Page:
269    for use with a different version is not guaranteed to work and may cause
270    crashes.
271    .
272    .
273    .SH "CHECKING BUILD-TIME OPTIONS"
274  .rs  .rs
275  .sp  .sp
276  .B int pcre_config(int \fIwhat\fR, void *\fIwhere\fR);  .B int pcre_config(int \fIwhat\fP, void *\fIwhere\fP);
277  .PP  .PP
278  The function \fBpcre_config()\fR makes it possible for a PCRE client to  The function \fBpcre_config()\fP makes it possible for a PCRE client to
279  discover which optional features have been compiled into the PCRE library. The  discover which optional features have been compiled into the PCRE library. The
280  .\" HREF  .\" HREF
281  \fBpcrebuild\fR  \fBpcrebuild\fP
282  .\"  .\"
283  documentation has more details about these optional features.  documentation has more details about these optional features.
284    .P
285  The first argument for \fBpcre_config()\fR is an integer, specifying which  The first argument for \fBpcre_config()\fP is an integer, specifying which
286  information is required; the second argument is a pointer to a variable into  information is required; the second argument is a pointer to a variable into
287  which the information is placed. The following information is available:  which the information is placed. The following information is available:
288    .sp
289    PCRE_CONFIG_UTF8    PCRE_CONFIG_UTF8
290    .sp
291  The output is an integer that is set to one if UTF-8 support is available;  The output is an integer that is set to one if UTF-8 support is available;
292  otherwise it is set to zero.  otherwise it is set to zero.
293    .sp
294      PCRE_CONFIG_UNICODE_PROPERTIES
295    .sp
296    The output is an integer that is set to one if support for Unicode character
297    properties is available; otherwise it is set to zero.
298    .sp
299    PCRE_CONFIG_NEWLINE    PCRE_CONFIG_NEWLINE
300    .sp
301  The output is an integer that is set to the value of the code that is used for  The output is an integer whose value specifies the default character sequence
302  the newline character. It is either linefeed (10) or carriage return (13), and  that is recognized as meaning "newline". The four values that are supported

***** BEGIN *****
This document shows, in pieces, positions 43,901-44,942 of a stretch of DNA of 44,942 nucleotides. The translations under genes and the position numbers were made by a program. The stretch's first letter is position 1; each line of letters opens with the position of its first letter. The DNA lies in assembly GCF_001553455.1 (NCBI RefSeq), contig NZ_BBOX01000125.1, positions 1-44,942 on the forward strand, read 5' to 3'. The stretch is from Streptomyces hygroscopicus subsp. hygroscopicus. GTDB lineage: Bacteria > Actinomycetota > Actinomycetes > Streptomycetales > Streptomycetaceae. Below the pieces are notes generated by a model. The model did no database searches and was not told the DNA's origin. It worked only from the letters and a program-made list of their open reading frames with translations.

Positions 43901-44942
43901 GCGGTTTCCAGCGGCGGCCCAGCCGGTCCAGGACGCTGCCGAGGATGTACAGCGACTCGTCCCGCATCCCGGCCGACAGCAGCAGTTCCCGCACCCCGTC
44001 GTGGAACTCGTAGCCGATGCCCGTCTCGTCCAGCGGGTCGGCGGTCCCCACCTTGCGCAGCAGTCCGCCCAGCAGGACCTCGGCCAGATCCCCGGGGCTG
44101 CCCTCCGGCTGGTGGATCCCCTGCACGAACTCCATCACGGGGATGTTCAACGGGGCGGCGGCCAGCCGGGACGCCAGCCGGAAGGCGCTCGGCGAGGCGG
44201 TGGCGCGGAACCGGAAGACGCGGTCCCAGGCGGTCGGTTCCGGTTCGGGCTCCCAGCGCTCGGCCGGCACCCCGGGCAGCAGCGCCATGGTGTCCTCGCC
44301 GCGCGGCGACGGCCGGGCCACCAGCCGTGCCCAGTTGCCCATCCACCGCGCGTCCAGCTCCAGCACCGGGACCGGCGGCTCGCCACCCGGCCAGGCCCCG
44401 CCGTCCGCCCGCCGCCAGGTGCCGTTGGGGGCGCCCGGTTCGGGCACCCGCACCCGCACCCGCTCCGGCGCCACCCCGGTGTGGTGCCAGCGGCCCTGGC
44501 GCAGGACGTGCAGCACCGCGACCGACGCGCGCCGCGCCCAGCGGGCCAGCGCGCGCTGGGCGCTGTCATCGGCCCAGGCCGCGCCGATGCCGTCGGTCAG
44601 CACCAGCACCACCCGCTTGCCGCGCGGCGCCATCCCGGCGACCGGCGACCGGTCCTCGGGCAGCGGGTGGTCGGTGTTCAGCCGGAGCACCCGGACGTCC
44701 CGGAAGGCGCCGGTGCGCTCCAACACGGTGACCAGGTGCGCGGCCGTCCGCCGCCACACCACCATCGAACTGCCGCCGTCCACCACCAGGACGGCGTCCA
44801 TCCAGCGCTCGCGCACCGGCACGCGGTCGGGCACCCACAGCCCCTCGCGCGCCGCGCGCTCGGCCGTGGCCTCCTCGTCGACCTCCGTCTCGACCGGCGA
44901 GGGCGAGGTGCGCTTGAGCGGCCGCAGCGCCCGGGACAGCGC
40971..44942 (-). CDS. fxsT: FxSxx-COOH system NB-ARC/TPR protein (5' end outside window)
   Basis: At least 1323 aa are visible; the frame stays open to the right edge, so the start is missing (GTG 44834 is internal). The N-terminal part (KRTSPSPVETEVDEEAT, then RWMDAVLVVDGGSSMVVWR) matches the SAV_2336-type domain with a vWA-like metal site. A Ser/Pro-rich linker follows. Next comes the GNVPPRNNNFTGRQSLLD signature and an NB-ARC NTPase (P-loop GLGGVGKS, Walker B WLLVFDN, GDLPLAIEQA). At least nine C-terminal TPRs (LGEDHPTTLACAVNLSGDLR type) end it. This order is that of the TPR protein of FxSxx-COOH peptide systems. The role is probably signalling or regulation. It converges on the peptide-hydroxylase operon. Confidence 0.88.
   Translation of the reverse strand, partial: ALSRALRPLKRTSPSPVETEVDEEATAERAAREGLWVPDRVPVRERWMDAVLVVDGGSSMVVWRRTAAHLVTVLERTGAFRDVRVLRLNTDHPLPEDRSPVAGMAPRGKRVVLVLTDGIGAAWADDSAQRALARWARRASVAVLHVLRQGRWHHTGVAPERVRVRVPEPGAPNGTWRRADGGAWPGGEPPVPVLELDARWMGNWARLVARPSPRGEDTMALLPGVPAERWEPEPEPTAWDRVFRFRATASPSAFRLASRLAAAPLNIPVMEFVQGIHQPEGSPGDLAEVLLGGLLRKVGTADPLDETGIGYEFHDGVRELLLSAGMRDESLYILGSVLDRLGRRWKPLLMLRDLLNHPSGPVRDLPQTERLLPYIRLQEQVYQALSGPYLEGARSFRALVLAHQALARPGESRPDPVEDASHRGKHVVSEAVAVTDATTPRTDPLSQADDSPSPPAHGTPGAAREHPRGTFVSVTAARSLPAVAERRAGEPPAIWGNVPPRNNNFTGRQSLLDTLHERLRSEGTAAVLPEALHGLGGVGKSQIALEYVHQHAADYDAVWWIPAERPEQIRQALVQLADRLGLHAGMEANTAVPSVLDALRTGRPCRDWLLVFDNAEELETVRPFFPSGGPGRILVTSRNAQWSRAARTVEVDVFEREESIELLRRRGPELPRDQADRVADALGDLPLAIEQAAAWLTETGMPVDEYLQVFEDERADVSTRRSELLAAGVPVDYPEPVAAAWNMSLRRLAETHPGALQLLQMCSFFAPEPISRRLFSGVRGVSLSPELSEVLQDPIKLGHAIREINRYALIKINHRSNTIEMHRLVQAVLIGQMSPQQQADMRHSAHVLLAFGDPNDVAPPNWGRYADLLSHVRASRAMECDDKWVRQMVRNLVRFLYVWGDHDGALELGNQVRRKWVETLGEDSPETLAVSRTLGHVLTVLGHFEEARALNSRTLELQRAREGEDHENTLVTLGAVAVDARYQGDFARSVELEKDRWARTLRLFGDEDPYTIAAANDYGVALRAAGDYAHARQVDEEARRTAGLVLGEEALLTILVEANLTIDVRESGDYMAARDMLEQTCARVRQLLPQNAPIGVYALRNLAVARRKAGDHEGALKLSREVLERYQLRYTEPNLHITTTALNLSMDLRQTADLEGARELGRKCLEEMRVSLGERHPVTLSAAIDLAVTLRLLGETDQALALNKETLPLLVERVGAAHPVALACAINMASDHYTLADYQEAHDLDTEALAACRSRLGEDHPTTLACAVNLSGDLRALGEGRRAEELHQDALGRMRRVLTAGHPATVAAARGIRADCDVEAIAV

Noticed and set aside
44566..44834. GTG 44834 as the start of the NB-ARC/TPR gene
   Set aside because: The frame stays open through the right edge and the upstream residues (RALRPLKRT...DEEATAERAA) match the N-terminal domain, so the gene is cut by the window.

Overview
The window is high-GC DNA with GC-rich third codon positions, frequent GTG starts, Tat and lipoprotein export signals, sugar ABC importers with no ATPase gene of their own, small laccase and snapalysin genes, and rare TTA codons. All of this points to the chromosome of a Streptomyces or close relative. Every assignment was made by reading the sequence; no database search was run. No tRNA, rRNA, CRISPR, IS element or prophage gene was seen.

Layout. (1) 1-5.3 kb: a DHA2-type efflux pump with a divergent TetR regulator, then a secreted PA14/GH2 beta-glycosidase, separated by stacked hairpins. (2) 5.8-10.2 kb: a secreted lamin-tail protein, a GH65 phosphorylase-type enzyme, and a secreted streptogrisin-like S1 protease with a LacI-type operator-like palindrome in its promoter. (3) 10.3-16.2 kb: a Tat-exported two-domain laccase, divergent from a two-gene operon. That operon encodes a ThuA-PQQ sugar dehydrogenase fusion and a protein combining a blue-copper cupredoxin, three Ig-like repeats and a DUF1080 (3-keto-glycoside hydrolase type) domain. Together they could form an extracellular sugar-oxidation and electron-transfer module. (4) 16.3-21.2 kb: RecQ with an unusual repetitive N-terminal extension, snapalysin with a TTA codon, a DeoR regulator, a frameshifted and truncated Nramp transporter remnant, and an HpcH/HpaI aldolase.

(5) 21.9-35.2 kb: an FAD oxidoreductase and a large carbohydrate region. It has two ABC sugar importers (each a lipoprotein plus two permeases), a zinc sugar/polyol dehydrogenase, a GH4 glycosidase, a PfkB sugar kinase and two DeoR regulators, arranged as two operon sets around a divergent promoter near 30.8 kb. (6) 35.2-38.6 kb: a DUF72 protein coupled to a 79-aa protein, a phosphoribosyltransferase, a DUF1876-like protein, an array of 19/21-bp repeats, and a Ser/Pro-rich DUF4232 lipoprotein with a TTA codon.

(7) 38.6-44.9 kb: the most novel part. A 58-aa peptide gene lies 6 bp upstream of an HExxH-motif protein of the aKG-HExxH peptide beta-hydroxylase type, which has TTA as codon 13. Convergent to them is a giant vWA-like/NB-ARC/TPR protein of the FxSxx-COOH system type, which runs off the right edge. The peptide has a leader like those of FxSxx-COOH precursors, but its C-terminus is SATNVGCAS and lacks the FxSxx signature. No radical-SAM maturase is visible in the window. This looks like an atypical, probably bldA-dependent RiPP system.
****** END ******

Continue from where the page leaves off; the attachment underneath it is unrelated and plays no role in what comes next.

303  should normally be the standard character for your operating system.  are: 10 for LF, 13 for CR, 3338 for CRLF, -2 for ANYCRLF, and -1 for ANY. The
304    default should normally be the standard sequence for your operating system.
305    .sp
306    PCRE_CONFIG_LINK_SIZE    PCRE_CONFIG_LINK_SIZE
307    .sp
308  The output is an integer that contains the number of bytes used for internal  The output is an integer that contains the number of bytes used for internal
309  linkage in compiled regular expressions. The value is 2, 3, or 4. Larger values  linkage in compiled regular expressions. The value is 2, 3, or 4. Larger values
310  allow larger regular expressions to be compiled, at the expense of slower  allow larger regular expressions to be compiled, at the expense of slower
311  matching. The default value of 2 is sufficient for all but the most massive  matching. The default value of 2 is sufficient for all but the most massive
312  patterns, since it allows the compiled pattern to be up to 64K in size.  patterns, since it allows the compiled pattern to be up to 64K in size.
313    .sp
314    PCRE_CONFIG_POSIX_MALLOC_THRESHOLD    PCRE_CONFIG_POSIX_MALLOC_THRESHOLD
315    .sp
316  The output is an integer that contains the threshold above which the POSIX  The output is an integer that contains the threshold above which the POSIX
317  interface uses \fBmalloc()\fR for output vectors. Further details are given in  interface uses \fBmalloc()\fP for output vectors. Further details are given in
318  the \fBpcreposix\fR documentation.  the
319    .\" HREF
320    \fBpcreposix\fP
321    .\"
322    documentation.
323    .sp
324    PCRE_CONFIG_MATCH_LIMIT    PCRE_CONFIG_MATCH_LIMIT
325    .sp
326  The output is an integer that gives the default limit for the number of  The output is an integer that gives the default limit for the number of
327  internal matching function calls in a \fBpcre_exec()\fR execution. Further  internal matching function calls in a \fBpcre_exec()\fP execution. Further
328  details are given with \fBpcre_exec()\fR below.  details are given with \fBpcre_exec()\fP below.
329    .sp
330  .SH COMPILING A PATTERN    PCRE_CONFIG_MATCH_LIMIT_RECURSION
331  .rs  .sp
332  .sp  The output is an integer that gives the default limit for the depth of
333  .B pcre *pcre_compile(const char *\fIpattern\fR, int \fIoptions\fR,  recursion when calling the internal matching function in a \fBpcre_exec()\fP
334  .ti +5n  execution. Further details are given with \fBpcre_exec()\fP below.
335  .B const char **\fIerrptr\fR, int *\fIerroffset\fR,  .sp
336  .ti +5n    PCRE_CONFIG_STACKRECURSE
337  .B const unsigned char *\fItableptr\fR);  .sp
338  .PP  The output is an integer that is set to one if internal recursion when running
339    \fBpcre_exec()\fP is implemented by recursive function calls that use the stack
340  The function \fBpcre_compile()\fR is called to compile a pattern into an  to remember their state. This is the usual way that PCRE is compiled. The
341  internal form. The pattern is a C string terminated by a binary zero, and  output is zero if PCRE was compiled to use blocks of data on the heap instead
342  is passed in the argument \fIpattern\fR. A pointer to a single block of memory  of recursive function calls. In this case, \fBpcre_stack_malloc\fP and
343  that is obtained via \fBpcre_malloc\fR is returned. This contains the compiled  \fBpcre_stack_free\fP are called to manage memory blocks on the heap, thus
344  code and related data. The \fBpcre\fR type is defined for the returned block;  avoiding the use of the stack.